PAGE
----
To enable the understanding and repair of complex biological systems such as the brain, we are creating novel optical tools that enable molecular-resolution maps of large scale systems, as well as technologies for observing and controlling high-speed physiological dynamics in such systems.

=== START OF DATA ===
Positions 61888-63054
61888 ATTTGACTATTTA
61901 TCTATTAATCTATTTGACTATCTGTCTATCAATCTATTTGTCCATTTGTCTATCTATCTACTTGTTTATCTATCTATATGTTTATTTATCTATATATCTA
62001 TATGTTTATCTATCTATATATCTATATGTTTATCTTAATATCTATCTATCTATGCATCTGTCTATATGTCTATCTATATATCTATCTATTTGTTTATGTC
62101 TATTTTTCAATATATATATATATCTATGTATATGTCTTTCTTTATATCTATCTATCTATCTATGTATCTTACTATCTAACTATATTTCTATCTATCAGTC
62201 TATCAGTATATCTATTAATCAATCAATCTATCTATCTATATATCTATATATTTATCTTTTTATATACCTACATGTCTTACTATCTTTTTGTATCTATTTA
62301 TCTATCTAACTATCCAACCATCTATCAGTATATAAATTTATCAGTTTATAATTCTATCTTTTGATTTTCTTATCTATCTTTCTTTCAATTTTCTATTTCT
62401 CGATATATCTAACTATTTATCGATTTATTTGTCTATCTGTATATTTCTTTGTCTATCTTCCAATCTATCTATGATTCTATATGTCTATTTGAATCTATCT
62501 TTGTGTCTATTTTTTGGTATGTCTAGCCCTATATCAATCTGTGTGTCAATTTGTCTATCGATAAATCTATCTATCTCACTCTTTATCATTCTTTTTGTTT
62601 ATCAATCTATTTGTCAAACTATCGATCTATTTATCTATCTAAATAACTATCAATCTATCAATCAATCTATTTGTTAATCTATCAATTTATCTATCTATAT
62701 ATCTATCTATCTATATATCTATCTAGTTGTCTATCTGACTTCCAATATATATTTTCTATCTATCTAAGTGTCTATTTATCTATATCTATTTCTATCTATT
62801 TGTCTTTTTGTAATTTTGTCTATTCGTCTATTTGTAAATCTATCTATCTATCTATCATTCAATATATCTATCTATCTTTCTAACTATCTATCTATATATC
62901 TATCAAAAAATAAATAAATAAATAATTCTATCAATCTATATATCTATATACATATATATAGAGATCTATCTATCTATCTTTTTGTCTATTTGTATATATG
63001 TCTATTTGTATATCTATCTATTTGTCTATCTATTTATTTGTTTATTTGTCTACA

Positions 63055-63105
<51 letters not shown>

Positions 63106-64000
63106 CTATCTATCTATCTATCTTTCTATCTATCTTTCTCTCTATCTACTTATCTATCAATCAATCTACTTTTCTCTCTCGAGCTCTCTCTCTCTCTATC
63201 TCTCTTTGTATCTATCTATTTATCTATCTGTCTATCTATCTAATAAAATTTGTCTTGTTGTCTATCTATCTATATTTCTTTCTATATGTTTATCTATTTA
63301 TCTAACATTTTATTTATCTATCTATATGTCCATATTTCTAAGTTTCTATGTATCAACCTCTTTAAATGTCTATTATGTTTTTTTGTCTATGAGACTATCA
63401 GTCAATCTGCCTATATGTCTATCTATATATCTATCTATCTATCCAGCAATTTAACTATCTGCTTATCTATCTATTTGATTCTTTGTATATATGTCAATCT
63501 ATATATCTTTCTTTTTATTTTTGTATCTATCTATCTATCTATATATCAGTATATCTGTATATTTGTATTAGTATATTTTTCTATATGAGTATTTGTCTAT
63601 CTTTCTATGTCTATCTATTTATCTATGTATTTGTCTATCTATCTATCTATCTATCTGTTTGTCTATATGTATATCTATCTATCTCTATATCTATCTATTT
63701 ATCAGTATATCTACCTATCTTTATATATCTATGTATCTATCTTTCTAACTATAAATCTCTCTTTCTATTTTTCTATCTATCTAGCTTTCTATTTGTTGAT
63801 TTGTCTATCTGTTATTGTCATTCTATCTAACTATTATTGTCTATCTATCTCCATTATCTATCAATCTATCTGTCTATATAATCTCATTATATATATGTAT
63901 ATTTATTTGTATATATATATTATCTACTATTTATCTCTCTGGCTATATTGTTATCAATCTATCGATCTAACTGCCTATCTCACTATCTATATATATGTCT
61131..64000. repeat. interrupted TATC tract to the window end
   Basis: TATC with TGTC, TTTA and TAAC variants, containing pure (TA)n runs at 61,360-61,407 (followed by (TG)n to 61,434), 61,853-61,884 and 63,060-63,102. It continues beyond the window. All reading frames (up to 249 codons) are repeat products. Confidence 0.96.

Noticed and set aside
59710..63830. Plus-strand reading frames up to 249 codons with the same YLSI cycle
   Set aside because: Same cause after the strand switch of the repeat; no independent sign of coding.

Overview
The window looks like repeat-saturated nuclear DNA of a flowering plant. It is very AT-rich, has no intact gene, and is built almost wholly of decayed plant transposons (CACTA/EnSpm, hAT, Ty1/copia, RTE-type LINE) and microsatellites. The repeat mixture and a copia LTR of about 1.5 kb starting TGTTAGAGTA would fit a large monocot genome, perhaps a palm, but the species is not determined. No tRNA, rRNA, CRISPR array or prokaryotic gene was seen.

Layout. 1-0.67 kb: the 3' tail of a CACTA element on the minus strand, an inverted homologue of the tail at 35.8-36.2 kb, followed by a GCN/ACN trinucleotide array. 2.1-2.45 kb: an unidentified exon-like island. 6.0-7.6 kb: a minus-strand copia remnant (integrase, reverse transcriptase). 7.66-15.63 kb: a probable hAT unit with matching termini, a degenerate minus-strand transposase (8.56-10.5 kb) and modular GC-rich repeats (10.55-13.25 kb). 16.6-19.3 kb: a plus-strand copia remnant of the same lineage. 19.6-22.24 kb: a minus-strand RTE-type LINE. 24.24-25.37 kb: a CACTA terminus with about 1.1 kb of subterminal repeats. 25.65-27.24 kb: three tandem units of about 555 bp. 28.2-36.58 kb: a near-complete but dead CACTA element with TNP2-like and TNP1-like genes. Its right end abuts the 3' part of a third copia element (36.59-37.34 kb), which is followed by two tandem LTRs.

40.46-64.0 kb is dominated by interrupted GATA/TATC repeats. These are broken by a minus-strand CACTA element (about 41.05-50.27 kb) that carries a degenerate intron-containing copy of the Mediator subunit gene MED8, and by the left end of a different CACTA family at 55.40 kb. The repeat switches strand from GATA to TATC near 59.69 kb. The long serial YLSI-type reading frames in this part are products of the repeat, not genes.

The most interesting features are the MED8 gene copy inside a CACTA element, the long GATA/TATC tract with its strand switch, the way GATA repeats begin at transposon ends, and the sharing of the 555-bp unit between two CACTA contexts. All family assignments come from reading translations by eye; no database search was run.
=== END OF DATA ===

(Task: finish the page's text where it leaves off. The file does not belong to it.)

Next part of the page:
When hearing fails, cochlear implants (CIs) provide open speech perception to most of the currently half a million CI users. CIs bypass the defective sensory organ and stimulate the auditory nerve electrically. The major bottleneck of current CIs is the poor coding of spectral information, which results from wide current spread from each electrode contact. As light can be more conveniently confined, optical stimulation of the auditory nerve presents a promising perspective for a fundamental advance of CIs. Moreover, given the improved frequency resolution of optical excitation and its versatility for arbitrary stimulation patterns the approach also bears potential for auditory research. Developing optogenetic stimulation for auditory research and future CIs requires efforts toward design and characterization of appropriate optogenetic actuators, viral gene transfer to the neurons, as well as engineering of multichannel optical CIs. The presentation will summarize the current state of optogenetic stimulation of the auditory pathway and report on recent breakthroughs on achieving high temporal fidelity and frequency resolution and establishing multichannel optical CIs.